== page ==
Pleasure is the reflex of unimpeded energy.    Sir W. Hamilton.  18264
  Pleasure itself is painful at bottom.    Montaigne.  18265
  Pleasure of every kind quickly satisfies.    Burke.  18266
  Pleasure preconceived and preconcerted ends in disappointment; but disappointment, when it involves neither shame nor loss, is as good as success; for it supplies as many images to the mind, and as many topics to the tongue.    Johnson.  18267
  Pleasure soon exhausts us, and itself also but endeavour never does.    Jean Paul.  18268
  Pleasure which cannot be obtained but by unreasonable and unsuitable expense, must always end in pain.    Johnson.  18269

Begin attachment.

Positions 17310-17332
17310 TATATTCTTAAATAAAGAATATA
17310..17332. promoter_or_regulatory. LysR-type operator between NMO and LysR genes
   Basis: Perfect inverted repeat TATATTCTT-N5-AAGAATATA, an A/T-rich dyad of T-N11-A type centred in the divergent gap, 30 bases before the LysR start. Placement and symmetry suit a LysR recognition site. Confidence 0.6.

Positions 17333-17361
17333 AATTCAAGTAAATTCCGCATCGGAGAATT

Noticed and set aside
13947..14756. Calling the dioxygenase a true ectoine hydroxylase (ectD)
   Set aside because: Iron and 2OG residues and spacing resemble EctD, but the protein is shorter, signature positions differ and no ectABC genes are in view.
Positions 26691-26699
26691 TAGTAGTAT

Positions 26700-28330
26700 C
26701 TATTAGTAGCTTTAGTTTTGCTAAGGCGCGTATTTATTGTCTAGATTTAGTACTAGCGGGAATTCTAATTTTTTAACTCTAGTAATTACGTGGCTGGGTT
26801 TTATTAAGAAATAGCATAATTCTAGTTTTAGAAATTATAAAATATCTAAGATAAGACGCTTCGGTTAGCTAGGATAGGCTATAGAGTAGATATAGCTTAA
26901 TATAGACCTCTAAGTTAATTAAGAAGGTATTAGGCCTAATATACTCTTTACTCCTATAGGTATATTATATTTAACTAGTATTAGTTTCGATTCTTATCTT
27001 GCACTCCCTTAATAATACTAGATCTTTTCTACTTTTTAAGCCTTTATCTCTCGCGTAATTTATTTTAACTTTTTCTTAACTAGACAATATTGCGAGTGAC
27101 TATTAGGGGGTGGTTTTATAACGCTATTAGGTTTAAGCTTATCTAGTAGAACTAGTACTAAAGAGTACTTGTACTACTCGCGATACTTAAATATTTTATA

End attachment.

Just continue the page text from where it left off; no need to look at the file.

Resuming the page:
Pleasure which must be enjoyed at the expense of another’s pain, can never be such as a worthy mind can fully delight in.    Johnson.  18270
  Pleasure’s couch is virtue’s grave.    Duganne.  18271
  Pleasures are like poppies spread, / You seize the flower, its bloom is shed; / Or, like the snowflake in the river, / A moment white, then melts for ever.    Burns.  18272
  Pleasures lie thickest where no pleasures seem; / There’s not a leaf that falls upon the ground / But holds some joy of silence or of sound, / Some sprite begotten of a summer dream.    Blanchard.  18273
  Pleasures waste the spirits more than pains.    Zimmermann.  18274
  Pledges taken of faithless minds, / I hold them but as the idle winds / Heard and forgot.    Dr. Walter Smith.  18275
  Plenty, and peace, breeds cowards; hardness ever of hardiness is mother.    Cymbeline, iii. 6.  18276
  Plenty makes dainty.    Scotch Proverb.  18277